As someone who is intimately involved in the college admissions cheating scandal, I feel compelled to share my thoughts.

To start, it is a good thing defendants in the case are starting to accept responsibility. As I have said on Fox News and CNN they have a duty and responsibility, if they did it, to own it.

Still, I was disappointed in some of the initial statements. For example, earlier today I read that Bruce & Davina Isackson agreed to plead guilty to conspiracy to commit mail fraud and honest services fraud.

Mr. and Mrs. Isackson, I read in the article, paid to get their non soccer daughter into UCLA–then they deducted the expense on their taxes.

Their statement of apology started like this…”“Our duty as parents was to set a good example for our children and instead we have harmed and embarrassed them by our misguided decisions. We have also let down our family, friends, colleagues and our entire community, ” they wrote.

What they said is true. The problem is there is not enough emphasis on the victims. In other words, the students who were denied access to higher education because someone underserving took their spot.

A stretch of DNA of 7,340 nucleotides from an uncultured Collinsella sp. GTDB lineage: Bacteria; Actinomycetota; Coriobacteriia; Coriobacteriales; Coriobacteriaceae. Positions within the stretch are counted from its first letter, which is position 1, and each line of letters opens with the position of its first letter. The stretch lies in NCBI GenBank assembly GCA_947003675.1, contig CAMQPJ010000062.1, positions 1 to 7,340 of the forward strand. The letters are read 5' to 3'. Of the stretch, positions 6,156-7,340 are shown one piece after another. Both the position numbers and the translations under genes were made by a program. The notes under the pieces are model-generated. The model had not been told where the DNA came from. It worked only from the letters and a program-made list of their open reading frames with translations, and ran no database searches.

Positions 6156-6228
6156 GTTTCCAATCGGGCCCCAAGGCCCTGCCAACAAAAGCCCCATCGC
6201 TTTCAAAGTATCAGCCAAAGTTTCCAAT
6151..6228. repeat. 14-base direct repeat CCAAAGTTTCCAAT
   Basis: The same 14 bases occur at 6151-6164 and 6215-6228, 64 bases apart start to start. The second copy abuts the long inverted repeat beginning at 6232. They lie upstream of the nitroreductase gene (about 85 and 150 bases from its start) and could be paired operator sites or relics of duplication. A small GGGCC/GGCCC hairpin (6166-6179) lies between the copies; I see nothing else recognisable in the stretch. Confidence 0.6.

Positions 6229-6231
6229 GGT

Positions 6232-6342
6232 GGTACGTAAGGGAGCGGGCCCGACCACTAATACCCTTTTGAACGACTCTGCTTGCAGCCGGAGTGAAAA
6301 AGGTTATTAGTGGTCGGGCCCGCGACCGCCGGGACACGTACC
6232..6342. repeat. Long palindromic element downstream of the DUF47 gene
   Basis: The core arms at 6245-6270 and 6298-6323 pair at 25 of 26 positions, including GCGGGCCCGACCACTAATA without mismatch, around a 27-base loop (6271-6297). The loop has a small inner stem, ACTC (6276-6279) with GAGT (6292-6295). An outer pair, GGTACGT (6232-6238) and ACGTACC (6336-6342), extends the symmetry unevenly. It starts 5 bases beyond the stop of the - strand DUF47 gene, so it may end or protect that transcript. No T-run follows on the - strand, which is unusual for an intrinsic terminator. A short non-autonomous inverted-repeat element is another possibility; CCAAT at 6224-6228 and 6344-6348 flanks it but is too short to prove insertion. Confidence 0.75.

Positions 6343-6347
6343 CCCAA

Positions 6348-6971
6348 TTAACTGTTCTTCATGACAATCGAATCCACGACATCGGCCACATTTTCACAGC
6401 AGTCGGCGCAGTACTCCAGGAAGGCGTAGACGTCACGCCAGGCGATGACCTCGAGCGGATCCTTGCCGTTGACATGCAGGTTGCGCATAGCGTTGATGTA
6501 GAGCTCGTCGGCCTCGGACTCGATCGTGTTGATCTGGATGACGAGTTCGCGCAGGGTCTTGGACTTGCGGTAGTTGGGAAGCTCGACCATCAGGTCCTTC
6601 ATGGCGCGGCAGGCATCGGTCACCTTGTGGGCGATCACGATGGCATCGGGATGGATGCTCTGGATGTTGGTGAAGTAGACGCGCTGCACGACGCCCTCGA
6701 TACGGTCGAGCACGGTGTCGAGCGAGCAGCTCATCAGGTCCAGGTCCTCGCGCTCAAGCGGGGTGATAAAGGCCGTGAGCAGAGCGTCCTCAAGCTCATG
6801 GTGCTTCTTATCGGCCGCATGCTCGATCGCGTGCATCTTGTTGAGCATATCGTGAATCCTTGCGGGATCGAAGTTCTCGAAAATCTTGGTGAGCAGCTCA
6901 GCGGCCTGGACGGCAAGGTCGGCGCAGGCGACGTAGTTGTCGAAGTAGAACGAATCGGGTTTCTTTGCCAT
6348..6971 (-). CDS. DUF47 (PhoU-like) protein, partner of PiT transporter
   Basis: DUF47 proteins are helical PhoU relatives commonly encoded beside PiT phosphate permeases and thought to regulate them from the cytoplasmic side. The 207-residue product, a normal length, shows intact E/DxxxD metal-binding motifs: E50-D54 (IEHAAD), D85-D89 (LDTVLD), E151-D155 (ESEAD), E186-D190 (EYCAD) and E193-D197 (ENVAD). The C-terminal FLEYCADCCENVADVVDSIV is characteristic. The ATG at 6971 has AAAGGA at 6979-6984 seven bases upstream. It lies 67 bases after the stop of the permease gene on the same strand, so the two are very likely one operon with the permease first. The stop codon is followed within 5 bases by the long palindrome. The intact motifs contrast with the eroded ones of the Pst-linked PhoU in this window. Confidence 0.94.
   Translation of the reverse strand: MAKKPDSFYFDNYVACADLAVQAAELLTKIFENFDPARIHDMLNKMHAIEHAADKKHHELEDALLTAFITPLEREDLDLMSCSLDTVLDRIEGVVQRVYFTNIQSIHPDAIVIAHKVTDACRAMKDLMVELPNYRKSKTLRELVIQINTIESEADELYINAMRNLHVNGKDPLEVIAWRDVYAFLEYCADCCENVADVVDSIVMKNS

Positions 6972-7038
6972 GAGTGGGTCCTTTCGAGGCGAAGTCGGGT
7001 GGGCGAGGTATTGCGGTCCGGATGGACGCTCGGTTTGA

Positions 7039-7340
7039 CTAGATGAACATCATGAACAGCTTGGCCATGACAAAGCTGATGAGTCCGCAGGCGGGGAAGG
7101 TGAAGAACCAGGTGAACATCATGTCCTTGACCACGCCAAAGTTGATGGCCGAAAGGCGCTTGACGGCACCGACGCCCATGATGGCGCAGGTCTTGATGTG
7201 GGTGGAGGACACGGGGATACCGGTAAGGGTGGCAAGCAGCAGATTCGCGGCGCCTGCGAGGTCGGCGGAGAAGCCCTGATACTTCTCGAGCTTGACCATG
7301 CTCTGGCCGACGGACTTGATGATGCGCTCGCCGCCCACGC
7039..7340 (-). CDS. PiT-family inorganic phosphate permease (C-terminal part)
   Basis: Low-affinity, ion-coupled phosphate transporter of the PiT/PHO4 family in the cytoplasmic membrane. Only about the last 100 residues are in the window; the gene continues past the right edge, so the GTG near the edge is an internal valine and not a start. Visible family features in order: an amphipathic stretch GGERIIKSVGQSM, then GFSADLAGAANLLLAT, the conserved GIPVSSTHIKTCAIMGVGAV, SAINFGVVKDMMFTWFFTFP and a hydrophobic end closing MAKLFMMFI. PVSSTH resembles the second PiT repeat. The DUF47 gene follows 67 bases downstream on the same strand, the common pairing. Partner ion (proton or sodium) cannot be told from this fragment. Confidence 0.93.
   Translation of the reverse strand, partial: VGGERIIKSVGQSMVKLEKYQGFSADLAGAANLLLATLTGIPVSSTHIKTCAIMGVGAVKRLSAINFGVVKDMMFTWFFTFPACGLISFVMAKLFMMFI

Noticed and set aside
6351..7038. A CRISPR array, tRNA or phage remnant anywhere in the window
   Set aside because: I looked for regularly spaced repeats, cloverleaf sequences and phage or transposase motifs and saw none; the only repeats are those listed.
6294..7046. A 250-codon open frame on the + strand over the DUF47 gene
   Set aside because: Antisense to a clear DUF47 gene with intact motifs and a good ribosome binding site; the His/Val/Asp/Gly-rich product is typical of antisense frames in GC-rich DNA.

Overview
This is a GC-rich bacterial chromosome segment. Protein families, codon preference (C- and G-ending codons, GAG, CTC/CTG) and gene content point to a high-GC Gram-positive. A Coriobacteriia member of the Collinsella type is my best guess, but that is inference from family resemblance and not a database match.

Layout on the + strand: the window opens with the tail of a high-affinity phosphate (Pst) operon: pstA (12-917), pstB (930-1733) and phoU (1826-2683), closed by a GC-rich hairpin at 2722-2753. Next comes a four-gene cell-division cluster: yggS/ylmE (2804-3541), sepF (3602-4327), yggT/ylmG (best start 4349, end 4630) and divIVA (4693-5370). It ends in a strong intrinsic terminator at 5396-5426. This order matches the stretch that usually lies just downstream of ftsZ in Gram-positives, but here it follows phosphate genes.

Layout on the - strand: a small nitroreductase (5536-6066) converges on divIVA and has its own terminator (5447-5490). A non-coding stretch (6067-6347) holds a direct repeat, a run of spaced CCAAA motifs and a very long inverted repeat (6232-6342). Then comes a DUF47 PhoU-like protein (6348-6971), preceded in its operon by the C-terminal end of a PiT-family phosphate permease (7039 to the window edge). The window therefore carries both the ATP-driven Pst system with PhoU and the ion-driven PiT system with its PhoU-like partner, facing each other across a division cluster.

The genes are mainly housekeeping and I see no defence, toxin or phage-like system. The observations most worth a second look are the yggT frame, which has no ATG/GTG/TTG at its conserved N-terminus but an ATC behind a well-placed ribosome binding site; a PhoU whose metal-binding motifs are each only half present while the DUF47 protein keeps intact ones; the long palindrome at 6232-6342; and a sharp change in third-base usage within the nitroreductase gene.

I presume a lawyer or public relations firm wrote the statement. It was the wrong opening and one that will not help them get sympathy–or the outcome they are after.

To close, the victim must always come first. To repeat, the victims must always come first. Not friends. Not family. Not your community–victims.

I have attended more than 100 sentencing hearings since my release from federal prison in 2009. Our company has guided thousands of people successfully through each phase of the system. That success stemmed, in part, from our clients putting the victims first–something these white collar defendants failed to do.

Justin Paperny